Tame Impala’s previous two efforts, Innerspeaker (2010) and Lonerism (2012), were widely talked about pieces of work that pushed the boundaries of psychedelic rock into previously unexplored territory. On their third studio album, Currents, lead singer Kevin Parker has perfected his knack for crafting exquisite melodies layered beneath his own Passion Pit-sounding vocals. This album gravitates towards soft rock, resulting in a polished ‘70s sound that feels much more relaxed than his previous work.
The songs here feel airy: Both the production and Parker’s vocals are noticeably less constrained than his previous albums, with the songs consisting of multiple parts and shifting melodies. Seven-minute-long album opener, “Let It Happen,” is an almost funk-derived tune, with huge guitars and vintage synths. Lead single, “‘Cause I’m A Man,” is a stunningly laid-back track featuring soaring vocals, while the truly impeccable song, “The Moment,” is heavily reminiscent of Jessie Ware’s 2012 album, Devotion.
The record is made even more intriguing with the themes and production of the songs reflecting the ill-fated themes brilliantly. For example, “Reality In Motion”—the song most similar to the band’s past work—deals with the regrets of one’s own self doubt in the past. ‘“Cause I’m A Man,” oozes with self confidence, presumably with this new musical direction; the album is at once looking back whilst moving psychedelically forward.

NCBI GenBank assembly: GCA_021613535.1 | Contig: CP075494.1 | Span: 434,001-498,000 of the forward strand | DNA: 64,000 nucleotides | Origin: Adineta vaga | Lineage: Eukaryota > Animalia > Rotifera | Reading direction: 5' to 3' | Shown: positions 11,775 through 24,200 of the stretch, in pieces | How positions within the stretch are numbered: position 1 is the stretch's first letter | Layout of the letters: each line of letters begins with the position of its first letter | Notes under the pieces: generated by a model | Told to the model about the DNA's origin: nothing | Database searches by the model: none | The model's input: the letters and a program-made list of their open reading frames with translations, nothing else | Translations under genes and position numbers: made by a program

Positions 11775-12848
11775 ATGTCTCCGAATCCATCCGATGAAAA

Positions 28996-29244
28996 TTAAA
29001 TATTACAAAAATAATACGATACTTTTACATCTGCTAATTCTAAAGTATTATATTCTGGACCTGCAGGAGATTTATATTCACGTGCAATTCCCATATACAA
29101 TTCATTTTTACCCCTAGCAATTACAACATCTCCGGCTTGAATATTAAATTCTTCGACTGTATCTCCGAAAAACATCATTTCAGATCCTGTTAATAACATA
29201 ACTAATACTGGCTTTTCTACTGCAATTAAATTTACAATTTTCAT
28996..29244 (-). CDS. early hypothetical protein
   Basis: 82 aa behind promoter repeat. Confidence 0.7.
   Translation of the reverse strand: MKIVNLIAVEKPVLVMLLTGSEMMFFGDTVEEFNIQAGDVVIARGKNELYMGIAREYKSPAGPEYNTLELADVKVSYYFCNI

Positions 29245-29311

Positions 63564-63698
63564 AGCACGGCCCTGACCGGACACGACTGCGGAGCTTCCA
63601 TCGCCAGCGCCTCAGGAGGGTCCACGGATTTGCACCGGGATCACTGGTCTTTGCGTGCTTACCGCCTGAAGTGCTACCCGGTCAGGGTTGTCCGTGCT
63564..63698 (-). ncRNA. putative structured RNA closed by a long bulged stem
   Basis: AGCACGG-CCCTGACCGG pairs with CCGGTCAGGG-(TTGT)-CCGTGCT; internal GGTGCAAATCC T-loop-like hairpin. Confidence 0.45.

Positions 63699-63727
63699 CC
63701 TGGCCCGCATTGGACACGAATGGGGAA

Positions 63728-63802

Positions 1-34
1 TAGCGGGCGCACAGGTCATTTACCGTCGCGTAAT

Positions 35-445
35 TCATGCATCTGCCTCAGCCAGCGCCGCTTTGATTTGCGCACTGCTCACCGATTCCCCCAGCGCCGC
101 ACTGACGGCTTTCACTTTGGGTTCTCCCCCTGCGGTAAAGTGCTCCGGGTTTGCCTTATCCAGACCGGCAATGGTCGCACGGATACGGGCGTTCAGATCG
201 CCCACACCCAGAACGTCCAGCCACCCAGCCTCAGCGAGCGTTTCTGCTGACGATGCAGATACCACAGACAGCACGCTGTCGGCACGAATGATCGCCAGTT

Though Parker has clearly excelled in rehashing the psychedelia-come-soft-rock sound of the ‘70s, that very inspiration is an undeniable problem in the album. Not only do many of the songs sound similar, but they all seem like attempts at reconstructing some sort of idealized notion of a bygone era. The album, despite being a refreshing listen, is not revolutionary nor particularly emotive. Granted, Currents is being released at a time when re-imagining the past, whether it be through music, photos, or fashion, is en vogue; perhaps it should be enjoyed from that perspective.
Overall the handful of truly outstanding tracks outweigh the lackluster ones, and these songs shine out as true gems that are worthy of recognition. Currents sounds anything but current. Instead, Tame Impala succeeded in rehashing ‘70s soft rock in an album that is unlike anything else that’s been released this year.
Standout Tracks: “The Moment,” “The Less I Know the Better,” & “Disciples”
This article was corrected Thursday, July 30, 2015. The Tribune regrets these errors.